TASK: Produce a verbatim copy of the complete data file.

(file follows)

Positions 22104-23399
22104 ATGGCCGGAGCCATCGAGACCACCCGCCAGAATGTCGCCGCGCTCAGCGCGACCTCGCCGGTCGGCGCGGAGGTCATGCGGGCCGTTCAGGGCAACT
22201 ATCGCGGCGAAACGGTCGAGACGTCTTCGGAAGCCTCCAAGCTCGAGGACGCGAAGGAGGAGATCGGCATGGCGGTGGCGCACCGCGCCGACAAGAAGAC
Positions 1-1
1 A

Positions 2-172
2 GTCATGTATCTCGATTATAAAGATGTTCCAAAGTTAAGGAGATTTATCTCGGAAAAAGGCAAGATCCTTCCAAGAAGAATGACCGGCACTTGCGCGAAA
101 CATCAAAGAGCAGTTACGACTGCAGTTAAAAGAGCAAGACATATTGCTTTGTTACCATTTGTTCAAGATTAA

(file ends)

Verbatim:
Positions 22104-23399
22104 ATGGCCGGAGCCATCGAGACCACCCGCCAGAATGTCGCCGCGCTCAGCGCGACCTCGCCGGTCGGCGCGGAGGTCATGCGGGCCGTTCAGGGCAACT
22201 ATCGCGGCGAAACGGTCGAGACGTCTTCGGAAGCCTCCAAGCTCGAGGACGCGAAGGAGGAGATCGGCATGGCGGTGGCGCACCGCGCCGACAAGAAGAC
Positions 1-1
1 A

Positions 2-172
2 GTCATGTATCTCGATTATAAAGATGTTCCAAAGTTAAGGAGATTTATCTCGGAAAAAGGCAAGATCCTTCCAAGAAGAATGACCGGCACTTGCGCGAAA
101 CATCAAAGAGCAGTTACGACTGCAGTTAAAAGAGCAAGACATATTGCTTTGTTACCATTTGTTCAAGATTAA